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Critical views about activity based costing system
Activity based costing system, which developed in the late 1980's, is a relatively new technique of management accounting. It is considered to provide more accurate cost information for managers, but there are also some arguments against it. In this essay, this new technique will be critically evaluated, firstly by discussing the shortcoming of previous traditional costing system compared with activity based costing system, which may cause spreading of inaccurate cost information. And then it points out how this new technique tried to solve the problem accrued in traditional technique and how activity based costing system innovated the costing system by its new mechanics, with more accurate cost information. However, because nothing can be exactly perfect, in the end of this essay, the limitations of the activity based costing system, which may result in misleading the managers with possible inaccurate cost information, will also be disclosed.
Generally, cost information, especially the accurate cost information, is one of the most significant determining factors for decision-making in the firm. As what said by Cooper and Kaplan, "decisions about pricing, marketing, product design and mix are among the most important ones managers make. None of them can be made effectively without accurate knowledge of product costs (Cooper and Kaplan, 1988)". To obtain cost information, a cost accumulation system is required to be designed to cope with completed production costs and enable costs to be allowed to products in an acceptable manner. Therefore, there are needs for a cost accumulation system in generating relevant cost information for decision-making (Drury, 2008).
Typically, cost system can be classified as direct costing system, traditional absorption costing system, and finally activity based costing system (Drury, 2008). Direct costing system only assign direct costs to cost object, which could cause problems with the indirect cost information. Different from the direct costing system, traditional absorption costing system allows the assignment of indirect cost, and it try to solve the problem by using an overhead rate (factory wide), which most of them were based on a single production volume based measurement like direct labour hours or machine hours. It is useful and satisfied the firms during the previous period only when distortions from allocating factory and corporate overhead by burden rates on direct labour were minor (Cooper and Kaplan, 1988).
However, unfortunately, it could not be applying to development of technology, and the growing of the firms, where they were producing wider and more diverse product ranges, and the input of labour to the production process was declining compared to the start of the century (Cooper and Kaplan, 1988). It is the change in technology and the production process that made it more difficult to trace production costs to product lines, with the use of traditional costing system. As the main the function of traditional costing system is inventory valuation, traditional method ignores costs of activities outside the plant by only assigning indirect cost (also could be called overheads) directly to products rather than to activities, which causes problem of reporting inaccurate cost information.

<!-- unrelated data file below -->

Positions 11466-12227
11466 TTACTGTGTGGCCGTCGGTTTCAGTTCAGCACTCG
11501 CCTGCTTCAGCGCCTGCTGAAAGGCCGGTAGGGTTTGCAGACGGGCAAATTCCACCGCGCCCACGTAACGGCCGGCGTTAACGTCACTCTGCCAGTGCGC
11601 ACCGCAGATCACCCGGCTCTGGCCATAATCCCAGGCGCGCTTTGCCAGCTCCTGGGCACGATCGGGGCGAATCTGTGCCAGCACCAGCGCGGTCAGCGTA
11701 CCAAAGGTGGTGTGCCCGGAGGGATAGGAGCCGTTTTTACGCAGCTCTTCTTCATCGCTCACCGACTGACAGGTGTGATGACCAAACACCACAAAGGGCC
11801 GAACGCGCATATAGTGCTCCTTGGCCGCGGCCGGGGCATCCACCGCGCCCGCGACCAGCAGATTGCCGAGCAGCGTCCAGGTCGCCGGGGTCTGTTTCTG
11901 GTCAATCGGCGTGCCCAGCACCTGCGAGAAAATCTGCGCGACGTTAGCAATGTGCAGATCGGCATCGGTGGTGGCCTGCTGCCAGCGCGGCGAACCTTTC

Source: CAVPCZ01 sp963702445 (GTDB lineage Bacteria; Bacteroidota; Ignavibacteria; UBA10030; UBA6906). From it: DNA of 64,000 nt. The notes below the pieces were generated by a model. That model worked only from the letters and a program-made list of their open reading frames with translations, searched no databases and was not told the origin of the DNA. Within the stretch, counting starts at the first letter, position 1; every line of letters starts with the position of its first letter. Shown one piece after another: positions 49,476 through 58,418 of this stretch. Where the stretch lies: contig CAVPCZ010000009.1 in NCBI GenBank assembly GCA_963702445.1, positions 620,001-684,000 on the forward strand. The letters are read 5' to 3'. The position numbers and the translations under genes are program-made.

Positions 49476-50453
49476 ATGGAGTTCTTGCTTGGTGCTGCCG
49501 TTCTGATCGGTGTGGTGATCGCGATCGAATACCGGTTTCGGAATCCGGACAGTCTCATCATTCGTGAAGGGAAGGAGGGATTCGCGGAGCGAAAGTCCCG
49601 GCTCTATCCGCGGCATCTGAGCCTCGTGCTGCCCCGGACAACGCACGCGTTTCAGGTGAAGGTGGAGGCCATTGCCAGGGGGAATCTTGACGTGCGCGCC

As overheads, for example, marketing, distribution, engineering, factory support operations, and other overhead functions gradually become the major source of cost in most manufacturing companies, the traditional cost system is obviously no longer be suitable for the new environment, because it only simply tends to group all overheads and assigning them to products on the basis of volume of output. Additionally, traditional system seems not to indicate the reasons why the cost is happened to the firm, therefore, when the firm slash overhead costs, it is cutting the result, but not the cause (Peter and Turney, 2000). As a result, it is more likely to damage the quality of products and services than to reduce costs permanently.
Therefore, in the late 1980's, accountancy profession in the world begun to consider a new alternative costing system to avoid the shortcomings of the traditional product (goods or services) costing system. The answer suggested to this phenomenon, mainly by Cooper and Kaplan, was to apportion costs according to the extent to which products (goods or services) actually 'consumed' the time, activities, and costs of the various divisions of the firm which 'serviced' their production, and they referred to as 'activity based costing system' (ABC system). The logic of ABC system is that more finely structured activity-cost polls with activity-specific cost-allocation bases, which are cost drivers for the cost pools. And this new technique is considered to offer more accurate product costs, through the method of allocating costs to products by measuring the cost-allocation bases of different activities used by different products.
According to Cooper and Kaplan, the main theory behind this activity based costing system is that all of a company's activities should be considered product costs, as they exist to support the production and delivery of today's goods and services. And since nearly all factory and corporate support costs are divisible or separable, they can be split apart and traced to individual products. Consequently, based on the analysis above, activity based costing system provides an alternative and more accurate way of assigning indirect costs to products and services.